Johanna [00:12:14] Yeah. And she really believed in the purpose of the product. So I think that this gets back to, how do we help people see where we are headed and why? Right, if we first start with the why, then we have a lot more possibility, I think, of having people do the right thing or the more right thing than they might have done otherwise.
Sean [00:12:37] This goes back to the conversation we had about setting up the right measurement system for products, right?
Johanna [00:12:44] Yeah.
Sean [00:12:44] I want to switch back because there’s something lingering about meetings. We started going on a path with meetings and then we switched to incentives. So you’ve written, I don’t even know how many books; I think I’d have to spend a year reading just to catch up. I read a few of them.
Johanna [00:12:59] Thank you, thank you.
Sean [00:13:00] Really pre-Agile you’ve been writing about pragmatic project management like pre- Agile taking over as the dominant methodology and framework in our space.
Johanna [00:13:08] Yeah, Manage It was my first project management book and I had used concepts of rolling wave planning and inch pebbles and making sure that you had a team that could do the work, not individuals who didn’t work together. Yeah. So a lot of my writing, even back in the 90s before the Agile Manifesto, was about cross-functional teams who could deliver something on a regular basis.
Sean [00:13:35] Cool. So on the topic of meetings, you had some pretty strong opinions about, you know, not having meetings where there’s a hundred people in the room and not really getting anything done and Agile and Scrum have disciplined us into sort of shorter, more focused, more structured, purpose-focused meetings. So one things we struggle with is, how do you know what people to involve or to not let be involved in a meeting or in a task in a project, so to speak. You know, Agile aside, or even software development projects aside, you have this thing that you need to accomplish and you need a group of people to get it done. We know that the best results typically occur when people are aligned, confident, and committed to the goals that they set out together, right. So this concept of self-organization is really important. And there’s models that have floated up. I’ve seen recently RACI and a few different versions of that sort of, “here’s a matrix, here’s a bunch of people, sign up for the pieces and parts that you want to be accountable for and responsible for,” and, you know, all that stuff. Have you found any structural things like that, in the course of your very huge career building software products, that has worked well?
Johanna [00:14:41] So I think that any of them can work well. And the way I tend to do it is not so much with framework of some sort, but to get the team in a room. And often the managers assign the functional team members to this cross-functional project team or product team, right. So we can even go there because I think that a lot of organizations work that way. So I really want to meet people where they are and what I have said to people is, “this is our goal, our purpose, our, not task in the sense of small individual task, but for these people, we will solve these problems and we will use software to do it.” And when we start to frame it like that and the team creates its own product or project vision and the team creates its own release criteria, now the team knows what they want to deliver, as a big picture, this is not the details, and the release criteria actually tell you when you’re done. Now you can say, “are we missing anybody? Do we have too many people?” I have to say, I almost never see a team with too many people. I often see in very large organizations several enterprise architects who would be really helpful if they helped the teams experiment as opposed to hand down an architecture. And I often see a lot of, especially with this notion of scrum, we have a scrum master and then a chief scrum master and then an uber scrum master. What the heck does that even mean? I don’t understand what those terms mean. If a scrum master is supposed to facilitate a cross-functional team, why would you have a chief or an uber where you create hierarchy? That just makes no sense to me at all. So I really like some kind of an effort, and when you are doing programs, this takes a lot of work to decide how you will split, and I tend to say let’s split on feature sets, which is not always the right thing, because sometimes you do need a platform, the platform is sort of the feature set, but if you think about, how can we separate on feature sets so that all the feature set for email makes sense for the email team or teams, and then they can go about figuring out how to be a part of this product, but also do their own work in releasable chunks, possibly as projects.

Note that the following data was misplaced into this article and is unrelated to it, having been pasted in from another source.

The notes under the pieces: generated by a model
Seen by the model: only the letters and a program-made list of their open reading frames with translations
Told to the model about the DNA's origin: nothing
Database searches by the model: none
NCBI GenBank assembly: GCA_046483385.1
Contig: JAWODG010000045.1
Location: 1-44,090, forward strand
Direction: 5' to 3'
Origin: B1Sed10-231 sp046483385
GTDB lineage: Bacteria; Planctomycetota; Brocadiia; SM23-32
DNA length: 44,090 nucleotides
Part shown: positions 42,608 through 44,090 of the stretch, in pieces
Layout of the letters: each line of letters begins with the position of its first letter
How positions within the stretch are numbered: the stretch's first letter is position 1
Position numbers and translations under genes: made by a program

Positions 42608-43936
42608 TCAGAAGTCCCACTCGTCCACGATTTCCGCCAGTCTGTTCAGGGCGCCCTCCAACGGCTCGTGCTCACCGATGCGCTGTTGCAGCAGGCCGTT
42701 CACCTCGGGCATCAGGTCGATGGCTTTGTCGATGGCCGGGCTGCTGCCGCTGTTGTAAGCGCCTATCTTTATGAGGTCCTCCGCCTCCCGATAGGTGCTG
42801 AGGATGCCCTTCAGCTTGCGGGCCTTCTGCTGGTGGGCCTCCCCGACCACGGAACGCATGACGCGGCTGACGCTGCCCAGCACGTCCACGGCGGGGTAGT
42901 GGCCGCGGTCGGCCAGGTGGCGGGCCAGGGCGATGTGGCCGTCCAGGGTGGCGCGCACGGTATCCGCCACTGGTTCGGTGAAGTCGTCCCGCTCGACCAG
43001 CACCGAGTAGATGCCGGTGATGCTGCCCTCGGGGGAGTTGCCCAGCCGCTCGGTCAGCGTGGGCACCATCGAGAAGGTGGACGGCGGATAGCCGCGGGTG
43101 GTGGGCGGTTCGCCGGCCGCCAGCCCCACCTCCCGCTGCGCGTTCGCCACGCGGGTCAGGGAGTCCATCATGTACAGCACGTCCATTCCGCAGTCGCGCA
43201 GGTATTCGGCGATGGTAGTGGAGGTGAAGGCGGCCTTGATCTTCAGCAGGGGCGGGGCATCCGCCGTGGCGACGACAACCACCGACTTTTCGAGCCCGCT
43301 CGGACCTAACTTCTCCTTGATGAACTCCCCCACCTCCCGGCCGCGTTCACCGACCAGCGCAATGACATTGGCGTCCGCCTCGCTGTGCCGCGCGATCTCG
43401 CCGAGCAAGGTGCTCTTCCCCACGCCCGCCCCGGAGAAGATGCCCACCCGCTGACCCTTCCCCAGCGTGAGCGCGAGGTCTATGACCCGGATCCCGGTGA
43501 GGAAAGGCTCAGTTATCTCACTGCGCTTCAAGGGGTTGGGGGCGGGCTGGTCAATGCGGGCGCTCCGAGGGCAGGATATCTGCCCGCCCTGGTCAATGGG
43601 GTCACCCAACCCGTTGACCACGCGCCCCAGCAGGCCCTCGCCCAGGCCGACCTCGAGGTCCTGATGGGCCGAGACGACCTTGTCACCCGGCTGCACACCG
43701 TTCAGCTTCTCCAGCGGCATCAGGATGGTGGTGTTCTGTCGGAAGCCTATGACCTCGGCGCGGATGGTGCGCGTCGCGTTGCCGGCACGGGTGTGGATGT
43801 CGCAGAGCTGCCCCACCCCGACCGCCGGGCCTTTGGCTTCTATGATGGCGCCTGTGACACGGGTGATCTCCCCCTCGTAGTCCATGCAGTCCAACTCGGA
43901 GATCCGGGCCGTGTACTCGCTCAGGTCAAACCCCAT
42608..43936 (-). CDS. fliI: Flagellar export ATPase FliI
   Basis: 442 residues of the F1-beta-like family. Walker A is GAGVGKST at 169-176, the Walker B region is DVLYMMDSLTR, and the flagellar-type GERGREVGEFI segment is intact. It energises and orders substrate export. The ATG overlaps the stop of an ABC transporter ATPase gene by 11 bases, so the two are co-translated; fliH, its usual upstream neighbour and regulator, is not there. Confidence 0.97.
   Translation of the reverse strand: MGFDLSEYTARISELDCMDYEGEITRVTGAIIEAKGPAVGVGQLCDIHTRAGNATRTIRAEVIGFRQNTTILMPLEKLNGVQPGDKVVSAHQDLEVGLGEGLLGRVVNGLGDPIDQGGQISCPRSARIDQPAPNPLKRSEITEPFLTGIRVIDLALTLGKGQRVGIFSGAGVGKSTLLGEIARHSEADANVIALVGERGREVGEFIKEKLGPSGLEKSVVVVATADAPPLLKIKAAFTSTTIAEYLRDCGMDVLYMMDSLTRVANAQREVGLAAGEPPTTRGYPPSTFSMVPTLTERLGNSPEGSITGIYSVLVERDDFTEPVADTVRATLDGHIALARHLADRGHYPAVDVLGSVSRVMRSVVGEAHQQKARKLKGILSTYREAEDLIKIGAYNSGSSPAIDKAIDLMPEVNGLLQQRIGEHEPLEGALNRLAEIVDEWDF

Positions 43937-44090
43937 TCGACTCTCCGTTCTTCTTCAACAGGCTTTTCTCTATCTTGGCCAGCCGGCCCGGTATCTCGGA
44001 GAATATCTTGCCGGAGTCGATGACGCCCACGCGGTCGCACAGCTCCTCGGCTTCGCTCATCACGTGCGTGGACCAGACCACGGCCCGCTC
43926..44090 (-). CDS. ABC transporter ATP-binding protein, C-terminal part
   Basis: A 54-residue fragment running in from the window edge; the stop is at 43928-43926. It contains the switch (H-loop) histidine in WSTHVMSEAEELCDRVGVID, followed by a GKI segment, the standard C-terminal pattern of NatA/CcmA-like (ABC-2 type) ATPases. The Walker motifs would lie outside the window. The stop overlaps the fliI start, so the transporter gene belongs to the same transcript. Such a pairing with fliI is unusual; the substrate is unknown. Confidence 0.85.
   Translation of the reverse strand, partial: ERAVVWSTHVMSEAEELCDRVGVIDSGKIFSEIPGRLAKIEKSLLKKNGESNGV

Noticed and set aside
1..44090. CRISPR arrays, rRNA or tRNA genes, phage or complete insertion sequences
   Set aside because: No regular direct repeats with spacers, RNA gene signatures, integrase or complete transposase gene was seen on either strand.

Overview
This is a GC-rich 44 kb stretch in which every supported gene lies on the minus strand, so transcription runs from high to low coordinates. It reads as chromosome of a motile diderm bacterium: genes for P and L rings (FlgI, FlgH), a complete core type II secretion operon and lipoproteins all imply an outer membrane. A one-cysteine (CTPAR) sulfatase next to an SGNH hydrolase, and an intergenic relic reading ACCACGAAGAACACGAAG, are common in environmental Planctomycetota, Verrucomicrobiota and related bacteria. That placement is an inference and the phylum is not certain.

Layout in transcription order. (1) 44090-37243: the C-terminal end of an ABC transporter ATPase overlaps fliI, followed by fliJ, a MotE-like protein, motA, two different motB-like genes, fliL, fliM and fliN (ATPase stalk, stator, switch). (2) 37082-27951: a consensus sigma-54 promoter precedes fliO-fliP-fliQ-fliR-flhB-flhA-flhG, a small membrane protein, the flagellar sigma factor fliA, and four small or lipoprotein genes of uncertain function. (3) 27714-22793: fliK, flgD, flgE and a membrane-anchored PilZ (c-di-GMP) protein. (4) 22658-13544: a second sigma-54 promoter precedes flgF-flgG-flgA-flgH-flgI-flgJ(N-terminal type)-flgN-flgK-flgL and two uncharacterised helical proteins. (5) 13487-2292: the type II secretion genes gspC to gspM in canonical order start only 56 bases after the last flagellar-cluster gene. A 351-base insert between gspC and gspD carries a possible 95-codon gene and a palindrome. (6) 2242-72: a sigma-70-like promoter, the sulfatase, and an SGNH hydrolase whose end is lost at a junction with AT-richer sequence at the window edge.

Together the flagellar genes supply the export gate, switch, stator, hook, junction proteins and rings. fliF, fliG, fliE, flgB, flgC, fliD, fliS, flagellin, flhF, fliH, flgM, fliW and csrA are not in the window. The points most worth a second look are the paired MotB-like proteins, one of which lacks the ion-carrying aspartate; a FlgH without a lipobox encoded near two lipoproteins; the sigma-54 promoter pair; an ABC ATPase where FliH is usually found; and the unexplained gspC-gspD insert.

Sean [00:17:19] I agree.
Paul [00:17:19] Close to home there.
Sean [00:17:21] Yeah. The world seems to have a predilection towards creating more layers and middle management and it often gets less done.